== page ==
Figure 9. Section of an investigated landslide characterized by strong horizontal component: (a, b) Ascending and descending PS results related to ERS and Envisat datasets, respectively. The yellow line A-A’ identifies the landslide section track drawn beside for: ERS (c); and Envisat (d) datasets. Colored vectors represent displacements along the slope taking into account vertical and horizontal components derived by combining ascending and descending results. (e) Pylon affected by instability near the landslide foot. (f) Ascending and descending time series of displacement related to PSs used to derive the indicated displacement vector for the Envisat period.
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Table 1. Archived data stacks selected for the A-DInSAR analyses.
Table 1. Archived data stacks selected for the A-DInSAR analyses.
Satellite Data-StackERS DescendingERS AscendingEnvisat DescendingEnvisat Ascending
Images (num.)71474754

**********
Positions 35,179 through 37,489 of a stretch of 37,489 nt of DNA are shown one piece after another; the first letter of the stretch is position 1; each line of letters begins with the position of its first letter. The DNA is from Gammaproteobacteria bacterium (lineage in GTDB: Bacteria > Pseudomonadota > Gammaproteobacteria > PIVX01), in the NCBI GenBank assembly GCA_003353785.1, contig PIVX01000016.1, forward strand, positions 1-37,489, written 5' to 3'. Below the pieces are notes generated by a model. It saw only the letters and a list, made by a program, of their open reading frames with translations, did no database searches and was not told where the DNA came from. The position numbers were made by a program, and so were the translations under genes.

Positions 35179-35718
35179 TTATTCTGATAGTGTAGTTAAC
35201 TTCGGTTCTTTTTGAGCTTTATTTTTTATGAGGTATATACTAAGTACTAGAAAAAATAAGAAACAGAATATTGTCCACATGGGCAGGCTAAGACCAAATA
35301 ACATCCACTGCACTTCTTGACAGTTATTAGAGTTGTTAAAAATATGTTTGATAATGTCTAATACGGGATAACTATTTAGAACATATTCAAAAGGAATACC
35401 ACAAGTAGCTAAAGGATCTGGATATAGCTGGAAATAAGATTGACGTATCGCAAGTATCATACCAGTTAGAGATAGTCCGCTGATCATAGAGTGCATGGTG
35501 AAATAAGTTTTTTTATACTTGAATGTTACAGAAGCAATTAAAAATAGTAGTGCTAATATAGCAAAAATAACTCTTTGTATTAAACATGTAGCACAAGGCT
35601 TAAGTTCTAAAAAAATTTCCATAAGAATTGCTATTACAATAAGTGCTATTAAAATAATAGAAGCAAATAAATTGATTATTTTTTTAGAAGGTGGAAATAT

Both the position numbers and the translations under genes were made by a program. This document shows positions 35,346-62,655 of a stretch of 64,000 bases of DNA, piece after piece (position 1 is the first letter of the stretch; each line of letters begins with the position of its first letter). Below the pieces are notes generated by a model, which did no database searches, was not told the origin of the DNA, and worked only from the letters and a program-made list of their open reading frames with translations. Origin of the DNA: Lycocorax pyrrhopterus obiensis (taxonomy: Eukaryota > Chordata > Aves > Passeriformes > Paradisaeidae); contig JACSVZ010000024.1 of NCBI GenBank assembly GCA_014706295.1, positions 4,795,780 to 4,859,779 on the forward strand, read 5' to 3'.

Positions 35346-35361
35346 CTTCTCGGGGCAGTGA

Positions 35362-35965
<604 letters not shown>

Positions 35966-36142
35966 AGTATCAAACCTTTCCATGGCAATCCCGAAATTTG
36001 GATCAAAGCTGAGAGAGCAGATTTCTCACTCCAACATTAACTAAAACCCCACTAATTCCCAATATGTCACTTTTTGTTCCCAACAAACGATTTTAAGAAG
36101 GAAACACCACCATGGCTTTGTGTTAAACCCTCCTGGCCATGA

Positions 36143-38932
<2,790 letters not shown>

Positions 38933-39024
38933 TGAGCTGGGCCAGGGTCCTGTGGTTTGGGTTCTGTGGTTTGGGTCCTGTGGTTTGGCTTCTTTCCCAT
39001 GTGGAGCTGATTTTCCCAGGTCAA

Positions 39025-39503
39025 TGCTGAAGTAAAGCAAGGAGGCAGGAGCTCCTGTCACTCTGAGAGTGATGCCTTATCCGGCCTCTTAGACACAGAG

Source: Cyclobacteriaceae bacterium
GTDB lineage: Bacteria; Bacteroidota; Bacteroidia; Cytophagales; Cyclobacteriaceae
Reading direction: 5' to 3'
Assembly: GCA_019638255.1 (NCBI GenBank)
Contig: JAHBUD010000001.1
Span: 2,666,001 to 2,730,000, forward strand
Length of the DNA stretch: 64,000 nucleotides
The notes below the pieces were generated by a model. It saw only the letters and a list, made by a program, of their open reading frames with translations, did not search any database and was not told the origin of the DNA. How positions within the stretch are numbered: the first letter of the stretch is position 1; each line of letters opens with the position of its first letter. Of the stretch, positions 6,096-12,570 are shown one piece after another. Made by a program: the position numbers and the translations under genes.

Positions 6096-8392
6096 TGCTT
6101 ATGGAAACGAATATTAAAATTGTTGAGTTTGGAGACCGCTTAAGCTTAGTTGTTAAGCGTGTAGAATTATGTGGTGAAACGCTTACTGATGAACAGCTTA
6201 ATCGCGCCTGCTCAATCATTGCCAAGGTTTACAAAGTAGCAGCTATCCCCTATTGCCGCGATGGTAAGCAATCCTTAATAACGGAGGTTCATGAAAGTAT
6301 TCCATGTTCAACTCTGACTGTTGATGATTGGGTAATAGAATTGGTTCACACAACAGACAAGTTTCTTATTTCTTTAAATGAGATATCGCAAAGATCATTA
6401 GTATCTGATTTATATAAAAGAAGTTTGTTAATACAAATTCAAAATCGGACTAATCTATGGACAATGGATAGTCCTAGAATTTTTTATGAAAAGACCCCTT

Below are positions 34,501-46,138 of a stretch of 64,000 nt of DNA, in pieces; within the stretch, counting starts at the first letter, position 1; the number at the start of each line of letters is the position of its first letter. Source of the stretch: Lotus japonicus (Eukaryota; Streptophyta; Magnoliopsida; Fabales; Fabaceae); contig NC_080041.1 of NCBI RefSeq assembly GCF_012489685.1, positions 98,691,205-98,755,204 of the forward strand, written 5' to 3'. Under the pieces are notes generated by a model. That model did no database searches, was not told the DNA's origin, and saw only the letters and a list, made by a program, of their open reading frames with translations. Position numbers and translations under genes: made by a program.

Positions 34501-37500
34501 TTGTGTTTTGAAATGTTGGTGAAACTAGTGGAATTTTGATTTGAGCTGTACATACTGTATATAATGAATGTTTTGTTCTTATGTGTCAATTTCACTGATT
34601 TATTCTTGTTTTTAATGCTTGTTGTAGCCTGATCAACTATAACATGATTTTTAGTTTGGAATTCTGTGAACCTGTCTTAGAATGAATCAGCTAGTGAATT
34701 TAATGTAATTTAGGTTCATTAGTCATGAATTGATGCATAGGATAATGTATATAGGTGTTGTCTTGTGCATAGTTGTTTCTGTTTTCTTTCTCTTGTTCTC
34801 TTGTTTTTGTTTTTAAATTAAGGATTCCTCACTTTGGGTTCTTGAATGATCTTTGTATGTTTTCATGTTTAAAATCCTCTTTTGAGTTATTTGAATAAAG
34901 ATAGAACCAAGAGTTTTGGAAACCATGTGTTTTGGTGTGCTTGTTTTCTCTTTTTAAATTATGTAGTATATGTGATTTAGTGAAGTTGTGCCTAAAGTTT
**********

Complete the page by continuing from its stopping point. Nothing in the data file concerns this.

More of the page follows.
Period coveredJune 1992–January 2001June 1995–December 2000November 2002–September 2009February 2003–September 2010
Master image26 June 199716 June 199818 August 200518 October 2006

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Bozzano, F.; Mazzanti, P.; Perissin, D.; Rocca, A.; De Pari, P.; Discenza, M.E. Basin Scale Assessment of Landslides Geomorphological Setting by Advanced InSAR Analysis. Remote Sens. 2017, 9, 267. https://doi.org/10.3390/rs9030267

AMA Style

Bozzano F, Mazzanti P, Perissin D, Rocca A, De Pari P, Discenza ME. Basin Scale Assessment of Landslides Geomorphological Setting by Advanced InSAR Analysis. Remote Sensing. 2017; 9(3):267. https://doi.org/10.3390/rs9030267

Chicago/Turabian Style

Bozzano, Francesca, Paolo Mazzanti, Daniele Perissin, Alfredo Rocca, Pierfederico De Pari, and Marco E. Discenza. 2017. "Basin Scale Assessment of Landslides Geomorphological Setting by Advanced InSAR Analysis" Remote Sensing 9, no. 3: 267. https://doi.org/10.3390/rs9030267